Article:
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Diane Manuel, News Service (650) 725-1945; e-mail:

CREATE makes research clearer, more compelling

As she puts together notes for a freshman lecture on ecology, Professor X is looking for some exciting research that will help to bring the material alive.

She turns to a new Stanford website ( and, presto, finds a cutting-edge study of ant behavior that is being performed just over the hill at Jasper Ridge.

Professor X calls Nathan Sanders, the doctoral student in biological sciences who is tracking invasive Argentine ants, and invites him to talk to her class the following day. She knows ahead of time that he'll be happy to give a presentation about his work.

This is no millennium dream scene. Thanks to CREATE, a teaching and research initiative that is a joint venture of the Center for Teaching and Learning (CTL) and the Stanford Learning Laboratory (SLL), advanced graduate students like Sanders are the newest players in Stanford's efforts to forge links between research and teaching.

CREATE ­ Creating Research Examples Across the Teaching Enterprise ­ was piloted last spring by Michele Marincovich, assistant vice provost and director of CTL, and Richard Reis, a consulting professor in electrical and mechanical engineering who is director for academic partnerships at SLL. They helped graduate students from 13 departments develop written descriptions of their research that could be posted on the web and used as a resource by the campus community. In exchange, the students learned how to write concisely and compellingly about their work ­ skills that will be helpful as they complete dissertations and grant proposals and compile teaching portfolios.

"Given the demands on everyone's time these days, we've been concerned with the problem of how to encourage faculty, lecturers and graduate students to do more to integrate their teaching and research," Marincovich says. "We've asked ourselves, what are the things they do in their research that they could carry over into their teaching? And ­ the harder challenge ­ what are the things they do in their teaching that could save them time and help to jumpstart their research?"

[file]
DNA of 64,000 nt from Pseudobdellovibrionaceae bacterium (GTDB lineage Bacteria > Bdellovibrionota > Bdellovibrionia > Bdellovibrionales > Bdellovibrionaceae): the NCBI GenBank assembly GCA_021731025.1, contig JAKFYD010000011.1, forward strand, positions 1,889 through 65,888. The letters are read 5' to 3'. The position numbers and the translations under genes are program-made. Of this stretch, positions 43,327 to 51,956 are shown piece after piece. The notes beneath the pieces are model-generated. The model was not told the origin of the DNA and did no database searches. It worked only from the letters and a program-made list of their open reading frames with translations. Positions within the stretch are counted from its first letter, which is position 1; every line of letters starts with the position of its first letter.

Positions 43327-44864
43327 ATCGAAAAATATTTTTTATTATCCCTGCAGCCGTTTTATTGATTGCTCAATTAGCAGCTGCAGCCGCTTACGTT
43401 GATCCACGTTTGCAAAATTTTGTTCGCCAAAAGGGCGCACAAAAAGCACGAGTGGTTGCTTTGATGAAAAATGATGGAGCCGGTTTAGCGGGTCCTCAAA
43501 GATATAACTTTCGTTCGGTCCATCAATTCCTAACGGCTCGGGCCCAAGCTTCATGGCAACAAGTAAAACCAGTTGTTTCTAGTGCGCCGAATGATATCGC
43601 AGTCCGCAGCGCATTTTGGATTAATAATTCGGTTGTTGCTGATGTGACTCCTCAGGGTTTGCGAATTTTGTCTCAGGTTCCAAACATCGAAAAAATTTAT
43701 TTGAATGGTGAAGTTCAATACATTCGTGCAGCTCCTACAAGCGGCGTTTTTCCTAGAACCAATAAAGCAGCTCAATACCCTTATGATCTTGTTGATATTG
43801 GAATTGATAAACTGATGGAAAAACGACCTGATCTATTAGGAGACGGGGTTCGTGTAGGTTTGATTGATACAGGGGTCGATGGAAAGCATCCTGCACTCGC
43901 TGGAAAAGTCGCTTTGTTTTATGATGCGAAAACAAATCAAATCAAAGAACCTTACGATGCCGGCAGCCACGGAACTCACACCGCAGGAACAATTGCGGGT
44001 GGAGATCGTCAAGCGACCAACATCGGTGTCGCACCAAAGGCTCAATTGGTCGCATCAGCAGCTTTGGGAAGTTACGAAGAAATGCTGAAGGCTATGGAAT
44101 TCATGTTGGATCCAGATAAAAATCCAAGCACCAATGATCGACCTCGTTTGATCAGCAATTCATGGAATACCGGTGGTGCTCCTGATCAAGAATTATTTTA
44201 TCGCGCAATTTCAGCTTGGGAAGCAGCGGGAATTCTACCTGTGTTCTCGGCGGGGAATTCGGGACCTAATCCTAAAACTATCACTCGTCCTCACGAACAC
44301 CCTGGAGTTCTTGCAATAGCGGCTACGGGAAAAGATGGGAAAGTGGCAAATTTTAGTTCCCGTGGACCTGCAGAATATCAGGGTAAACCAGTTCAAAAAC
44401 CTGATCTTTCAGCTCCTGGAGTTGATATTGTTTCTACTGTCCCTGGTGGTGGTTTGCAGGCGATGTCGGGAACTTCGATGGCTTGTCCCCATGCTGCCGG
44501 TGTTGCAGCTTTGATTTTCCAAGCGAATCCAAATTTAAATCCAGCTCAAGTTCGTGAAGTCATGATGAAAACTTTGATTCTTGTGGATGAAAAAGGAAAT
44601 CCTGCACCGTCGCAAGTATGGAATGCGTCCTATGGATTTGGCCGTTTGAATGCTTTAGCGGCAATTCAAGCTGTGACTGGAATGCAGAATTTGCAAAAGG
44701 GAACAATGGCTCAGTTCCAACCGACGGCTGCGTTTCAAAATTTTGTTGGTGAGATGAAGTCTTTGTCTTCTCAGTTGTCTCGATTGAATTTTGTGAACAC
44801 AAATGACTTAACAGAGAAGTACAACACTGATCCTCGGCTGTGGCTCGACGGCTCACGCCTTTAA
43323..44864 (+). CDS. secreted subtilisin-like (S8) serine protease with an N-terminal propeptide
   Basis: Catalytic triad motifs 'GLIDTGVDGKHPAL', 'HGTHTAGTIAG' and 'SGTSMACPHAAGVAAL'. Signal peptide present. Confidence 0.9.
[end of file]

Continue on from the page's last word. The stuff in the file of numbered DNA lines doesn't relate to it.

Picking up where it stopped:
As he considered those questions, Reis thought the notion of leverage could apply.

"If you see teaching and research in conflict, research will win out every time here," he says. "But if you think of teaching and research as leveraging agents, then there ought to be ways to infuse more inquiry and an investigative mode into introductory classes, and perhaps change to some extent the nature of the undergraduate experience."

Marincovich and Reis sent out letters in March to 25 graduate students who were within two years of finishing their doctorates and who also had demonstrated a keen interest in polishing their teaching skills. Sixteen students volunteered for the CREATE pilot program ­ eight from engineering departments and physical sciences, and eight from the humanities and social sciences ­ and received $100 plus a year's subscription to the Chronicle of Higher Education for their participation.

Each student was asked to write a statement that described her or his research. It had to be understandable to freshmen taking an introductory course in the field, and it also had to explain why the work was important.

"We reasoned that 1,000 words was long enough to require some substance and some description of what they were doing, and of what kinds of questions they were answering," Reis says.